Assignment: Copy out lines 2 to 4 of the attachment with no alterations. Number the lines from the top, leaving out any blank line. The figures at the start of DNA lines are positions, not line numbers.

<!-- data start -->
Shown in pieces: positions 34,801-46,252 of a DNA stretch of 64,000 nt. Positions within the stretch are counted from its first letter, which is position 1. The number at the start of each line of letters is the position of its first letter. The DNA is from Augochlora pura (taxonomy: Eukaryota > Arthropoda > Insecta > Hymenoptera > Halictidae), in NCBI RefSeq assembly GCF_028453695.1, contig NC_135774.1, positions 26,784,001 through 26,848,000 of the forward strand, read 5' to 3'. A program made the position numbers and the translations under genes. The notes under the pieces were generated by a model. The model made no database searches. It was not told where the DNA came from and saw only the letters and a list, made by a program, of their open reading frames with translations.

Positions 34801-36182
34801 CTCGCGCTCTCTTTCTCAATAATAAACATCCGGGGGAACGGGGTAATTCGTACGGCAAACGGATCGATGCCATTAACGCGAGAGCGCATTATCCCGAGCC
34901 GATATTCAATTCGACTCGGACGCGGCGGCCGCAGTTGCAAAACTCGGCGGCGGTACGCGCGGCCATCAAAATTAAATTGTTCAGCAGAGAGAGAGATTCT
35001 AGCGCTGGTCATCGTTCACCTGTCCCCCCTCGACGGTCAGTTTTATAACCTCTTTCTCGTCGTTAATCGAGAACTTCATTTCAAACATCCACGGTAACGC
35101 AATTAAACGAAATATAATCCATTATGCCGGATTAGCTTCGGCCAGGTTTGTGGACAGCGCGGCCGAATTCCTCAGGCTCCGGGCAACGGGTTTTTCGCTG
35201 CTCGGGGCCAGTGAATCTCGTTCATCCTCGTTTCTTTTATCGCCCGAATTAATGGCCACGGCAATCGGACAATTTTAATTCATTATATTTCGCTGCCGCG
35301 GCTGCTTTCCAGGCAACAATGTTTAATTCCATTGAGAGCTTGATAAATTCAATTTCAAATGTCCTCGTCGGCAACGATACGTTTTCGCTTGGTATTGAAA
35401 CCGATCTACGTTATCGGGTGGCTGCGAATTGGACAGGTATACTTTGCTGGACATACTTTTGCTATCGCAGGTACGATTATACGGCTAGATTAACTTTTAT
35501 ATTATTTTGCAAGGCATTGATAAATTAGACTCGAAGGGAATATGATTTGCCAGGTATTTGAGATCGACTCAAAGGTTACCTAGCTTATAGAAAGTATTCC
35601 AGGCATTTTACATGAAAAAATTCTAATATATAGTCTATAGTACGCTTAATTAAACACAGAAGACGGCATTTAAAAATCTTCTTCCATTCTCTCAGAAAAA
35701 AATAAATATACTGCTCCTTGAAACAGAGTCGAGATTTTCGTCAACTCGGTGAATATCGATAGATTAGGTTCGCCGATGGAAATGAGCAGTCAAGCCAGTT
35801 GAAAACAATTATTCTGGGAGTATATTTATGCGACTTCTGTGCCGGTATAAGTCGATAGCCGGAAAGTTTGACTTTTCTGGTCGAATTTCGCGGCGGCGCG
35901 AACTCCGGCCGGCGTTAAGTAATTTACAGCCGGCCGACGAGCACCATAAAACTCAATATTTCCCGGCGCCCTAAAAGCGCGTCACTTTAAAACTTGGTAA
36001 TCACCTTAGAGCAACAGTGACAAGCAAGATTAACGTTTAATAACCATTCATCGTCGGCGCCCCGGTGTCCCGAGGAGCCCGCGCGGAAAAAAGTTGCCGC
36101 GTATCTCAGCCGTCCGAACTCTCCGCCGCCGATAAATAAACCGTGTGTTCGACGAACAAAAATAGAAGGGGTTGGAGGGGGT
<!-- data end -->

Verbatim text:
Positions 34801-36182
34801 CTCGCGCTCTCTTTCTCAATAATAAACATCCGGGGGAACGGGGTAATTCGTACGGCAAACGGATCGATGCCATTAACGCGAGAGCGCATTATCCCGAGCC
34901 GATATTCAATTCGACTCGGACGCGGCGGCCGCAGTTGCAAAACTCGGCGGCGGTACGCGCGGCCATCAAAATTAAATTGTTCAGCAGAGAGAGAGATTCT